After seeing someone change their av 30 times in front of me one night, going from one folder to another I realized that no matter what the avatar looks like, it is merely wrapping for our souls. Possibly as our outworld skins are too.
“On the Internet, everybody knows you’re a dog” (a slightly earlier version of the now more-famous quote)
It’s *possible* to do (it’s certainly no harder than doing it offline). The basic thrust, however, is that if you keep talking about bones, marrow-bone jelly and flea-collars, people are eventually going to conclude that you’re a dog.
Under normal circumstances, though, I find few people make an effort to obfuscate. Oh, they won’t necessarily give you their offline name and street address, but folks are generally pretty open about their circumstances, experiences and all manner of other minutiae of their lives – things they wouldn’t normally talk about offline – because the costs and risks of revealing that information are much lower, so long as they can control access to key pieces of information (eg: offline first/last name, street address, phone number, and so forth).
Having privacy isn’t about concealing or revealing information, it’s about being the one who makes the choices about whether, when and what to reveal. As long as you’re in control, you have privacy no matter how much you choose to divulge.
Usually, people who are attempting to actively hide their true character either (a) fail, or (b) if they never break character then it doesn’t actually matter. If the jerk doesn’t act like a jerk, does it make a noise? (Whups. Wrong mixed metaphor).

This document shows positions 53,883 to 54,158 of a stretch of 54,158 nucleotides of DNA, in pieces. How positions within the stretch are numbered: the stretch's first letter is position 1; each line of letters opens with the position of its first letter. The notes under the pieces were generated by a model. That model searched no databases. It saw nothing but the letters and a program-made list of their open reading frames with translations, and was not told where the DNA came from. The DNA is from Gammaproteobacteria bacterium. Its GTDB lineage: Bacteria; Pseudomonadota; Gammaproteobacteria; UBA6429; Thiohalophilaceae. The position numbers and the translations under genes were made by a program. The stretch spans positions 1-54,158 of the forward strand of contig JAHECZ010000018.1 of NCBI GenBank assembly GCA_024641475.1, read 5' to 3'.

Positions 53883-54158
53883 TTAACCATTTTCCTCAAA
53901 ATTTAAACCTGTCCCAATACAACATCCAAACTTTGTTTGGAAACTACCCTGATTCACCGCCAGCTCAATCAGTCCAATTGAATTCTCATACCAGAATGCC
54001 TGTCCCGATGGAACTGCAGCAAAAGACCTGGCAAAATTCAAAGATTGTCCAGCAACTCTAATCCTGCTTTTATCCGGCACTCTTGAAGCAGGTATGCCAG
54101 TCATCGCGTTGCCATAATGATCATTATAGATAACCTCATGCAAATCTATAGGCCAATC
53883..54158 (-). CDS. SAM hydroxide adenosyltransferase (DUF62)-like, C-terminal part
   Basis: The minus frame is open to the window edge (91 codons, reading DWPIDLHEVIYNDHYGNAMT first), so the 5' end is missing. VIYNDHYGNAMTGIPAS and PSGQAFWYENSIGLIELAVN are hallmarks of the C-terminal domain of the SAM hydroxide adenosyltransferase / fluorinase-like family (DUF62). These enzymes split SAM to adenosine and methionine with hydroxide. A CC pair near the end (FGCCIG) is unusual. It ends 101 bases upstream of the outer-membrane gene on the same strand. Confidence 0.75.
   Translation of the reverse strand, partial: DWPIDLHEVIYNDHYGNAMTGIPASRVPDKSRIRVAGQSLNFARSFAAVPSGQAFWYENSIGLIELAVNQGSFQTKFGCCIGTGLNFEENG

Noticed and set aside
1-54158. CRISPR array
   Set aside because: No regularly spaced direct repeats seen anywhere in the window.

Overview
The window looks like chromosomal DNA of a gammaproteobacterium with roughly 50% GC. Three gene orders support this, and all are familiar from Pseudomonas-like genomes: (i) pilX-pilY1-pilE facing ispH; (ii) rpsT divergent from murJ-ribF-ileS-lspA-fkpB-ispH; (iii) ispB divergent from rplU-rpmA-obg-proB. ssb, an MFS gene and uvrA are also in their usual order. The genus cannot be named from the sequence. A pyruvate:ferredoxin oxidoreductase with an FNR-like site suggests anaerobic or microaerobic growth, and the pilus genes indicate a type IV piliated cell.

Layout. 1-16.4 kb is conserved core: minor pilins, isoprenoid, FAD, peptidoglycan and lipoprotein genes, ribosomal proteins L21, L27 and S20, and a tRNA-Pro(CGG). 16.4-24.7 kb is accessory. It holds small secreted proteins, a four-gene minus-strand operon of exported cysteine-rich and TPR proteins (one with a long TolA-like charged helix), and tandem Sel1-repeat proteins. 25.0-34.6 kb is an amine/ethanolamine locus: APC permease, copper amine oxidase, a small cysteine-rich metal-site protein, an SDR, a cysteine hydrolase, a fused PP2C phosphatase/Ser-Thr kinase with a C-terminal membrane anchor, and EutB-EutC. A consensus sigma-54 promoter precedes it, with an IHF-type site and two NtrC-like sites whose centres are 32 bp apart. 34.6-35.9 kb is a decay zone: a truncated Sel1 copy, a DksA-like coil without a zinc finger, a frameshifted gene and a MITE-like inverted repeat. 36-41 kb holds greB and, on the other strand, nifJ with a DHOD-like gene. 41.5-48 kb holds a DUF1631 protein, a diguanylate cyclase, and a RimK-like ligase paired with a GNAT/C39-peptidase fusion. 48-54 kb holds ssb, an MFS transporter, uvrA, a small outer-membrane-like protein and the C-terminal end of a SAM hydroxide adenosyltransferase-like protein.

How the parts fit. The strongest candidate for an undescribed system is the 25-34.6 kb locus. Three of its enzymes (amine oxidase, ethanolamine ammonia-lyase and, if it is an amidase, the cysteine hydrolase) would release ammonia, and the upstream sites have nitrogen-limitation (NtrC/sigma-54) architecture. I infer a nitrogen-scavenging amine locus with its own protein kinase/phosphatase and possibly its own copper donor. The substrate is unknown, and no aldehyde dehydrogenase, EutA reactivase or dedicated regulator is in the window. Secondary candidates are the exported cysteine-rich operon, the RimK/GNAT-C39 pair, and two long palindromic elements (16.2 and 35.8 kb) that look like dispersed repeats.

I knew someone who role-played a teacher at NCI in SL. It was, quite literally, a game to her. However, she never broke character during class, she prepared her class-materials carefully, she imparted real knowledge and skills to class attendees, and answered their questions. I asked her about it once, and pointed out that she said “Of course I’m no teacher! I’m just role-playing one!”
And I wondered just how different that is from what people normally do offline.
If someone’s doing the right thing, does it matter what reason they’re doing it for? Some people will tell you yes that it absolutely does, and some people will say no, and most of you will point out that I’ve wandered considerably off-topic, and thanks, Tat… but can you go get a coffee or something and stop wandering off on narrative tangents like this?
The legendary ramblings of Tat are appreciated…
I do find that people want to spend a lot of time on SL and so find ways to do good in order to make that happen. We need rewards for positive social behavior and in SL the reward is actually being there. The teacher reminds me of this kind of thing.
But to be honest – when the motivation is here to the degree we know it to be in SL where does the need for facial realism lie? In other words – What we feel we want to do is important, and we give of ourselves.
Is it as important what others see?
If we are all able to comprehend each other, valleys uncanny or otherwise might not be the most important thing. It’s the connection, it’s the new abilities we can also demonstrate, it’s the intelligent conversations or even the silly ones which are important.
(From a film making point of view or TV type entertainment – I want much more range however I realize that being able to finesse subtle emotional cues as they flit across the face of my friends just doesn’t mean that much because I can sense through their words and voice how they feel. The camera however needs the better facial expressions.)